La Crosse officials brace for potential drop of Wisconsin’s ‘Safer at Home’ order

UW-La Crosse experts expects Wisconsin Supreme Court to rule in favor of conservatives on 'Safer at Home'
Supreme Court Decision
La Crosse's mayor says inconstant rules make it difficult to mitigate the spread of COVID-19.

LA CROSSE, Wis. (WKBT) – A Wisconsin Supreme Court decision could change the way communities respond to the COVID-19 pandemic. Republican leaders in the state legislature want to block Governor Evers’s “Safer at Home” order. The power is now in the hands of the conservative controlled Supreme Court.

Public officials in Wisconsin are once again struggling to find common ground on a specific issue.

“We’re the ones that have to implement these orders and try to make sense of them,” said La Crosse Mayor Tim Kabat. “Unfortunately there just has not been a lot of consistency from leadership.”

Kabat said the lack of consistency from Madison officials could set an unclear path to prevent the spread of COVID-19.

“We rely on the people who have the expertise and the knowledge to be able to help guide us and establish those types of orders,” he said.

Many conservatives in the state believe state health secretary Andrea Palm’s “Safer at Home” extension goes beyond the authority of an unelected official.

“Isn’t it the very definition of tyranny for one person to order people to be imprisoned for going to work among other ordinarily lawful activities?” said Justice Rebecca Bradley, during a virtual hearing Wednesday.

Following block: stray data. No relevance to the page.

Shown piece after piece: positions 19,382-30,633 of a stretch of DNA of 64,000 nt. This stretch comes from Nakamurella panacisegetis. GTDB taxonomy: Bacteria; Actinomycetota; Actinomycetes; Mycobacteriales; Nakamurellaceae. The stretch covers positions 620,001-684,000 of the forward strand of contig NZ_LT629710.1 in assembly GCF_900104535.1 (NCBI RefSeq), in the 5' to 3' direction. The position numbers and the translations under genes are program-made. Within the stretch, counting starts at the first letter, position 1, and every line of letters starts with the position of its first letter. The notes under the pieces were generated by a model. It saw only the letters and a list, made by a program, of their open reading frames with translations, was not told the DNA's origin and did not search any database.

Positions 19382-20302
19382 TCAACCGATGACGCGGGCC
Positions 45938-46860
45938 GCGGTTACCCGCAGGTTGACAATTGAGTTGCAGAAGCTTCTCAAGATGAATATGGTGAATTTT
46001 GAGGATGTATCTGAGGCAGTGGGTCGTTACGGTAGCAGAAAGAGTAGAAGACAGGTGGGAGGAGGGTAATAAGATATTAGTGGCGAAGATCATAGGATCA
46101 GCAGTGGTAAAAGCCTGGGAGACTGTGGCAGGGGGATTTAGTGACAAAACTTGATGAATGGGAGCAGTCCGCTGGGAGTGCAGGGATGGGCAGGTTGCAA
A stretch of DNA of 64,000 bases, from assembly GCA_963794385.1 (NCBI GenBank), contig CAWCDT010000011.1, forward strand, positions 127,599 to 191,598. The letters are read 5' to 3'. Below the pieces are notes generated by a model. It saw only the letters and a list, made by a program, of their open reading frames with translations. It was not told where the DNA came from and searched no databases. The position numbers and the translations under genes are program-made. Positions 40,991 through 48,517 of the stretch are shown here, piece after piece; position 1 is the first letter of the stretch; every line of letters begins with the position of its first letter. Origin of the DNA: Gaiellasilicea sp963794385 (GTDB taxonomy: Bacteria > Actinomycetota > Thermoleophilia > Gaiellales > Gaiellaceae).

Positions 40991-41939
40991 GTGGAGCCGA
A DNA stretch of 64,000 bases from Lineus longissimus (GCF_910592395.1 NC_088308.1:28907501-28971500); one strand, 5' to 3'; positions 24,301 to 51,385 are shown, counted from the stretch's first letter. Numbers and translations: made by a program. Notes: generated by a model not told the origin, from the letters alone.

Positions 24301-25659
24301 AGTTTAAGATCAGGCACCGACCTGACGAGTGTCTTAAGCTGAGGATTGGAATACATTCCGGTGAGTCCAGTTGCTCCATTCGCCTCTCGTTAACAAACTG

UW-La Crosse professor Anthony Chergosky said he expects the pending Supreme Court decision to favor republicans.

“There’s never a dull moment in Wisconsin politics and the Wisconsin Supreme Court is no exception,” Chergosky said. “Go ahead and prepare the report for this ‘Safer at Home’ ruling being struck down by the way. This thing is toast.”

The governor’s side argues their ability to make these rules ensures quicker decisions for the safety of everyone. If Chergosky’s prediction holds true, La Crosse officials would have to wait for a replacement or implement their own plan with what they can control.

“We would still be able to do some things with our own city facilities … trying to reduce exposure and prevent the spread of the coronavirus,” Kabat said.

Kabat said he thinks residents have done a good job listening to medical experts’ advice.

“I’d like to see that continue,” Kabat said.

Chergosky said Supreme Court rulings are no longer made with unbiased opinions. Medical experts have said the spread of this virus could intensify if communities open too soon.

“I say this for the liberal side on the Supreme Court, I say this for the Conservative side on the Supreme Court,” Chergosky said. “They are going to rule in favor of their political party.”

Chergosky said the ruling could set a precedent, giving the legislature veto power over executive branch’s rules in Wisconsin.

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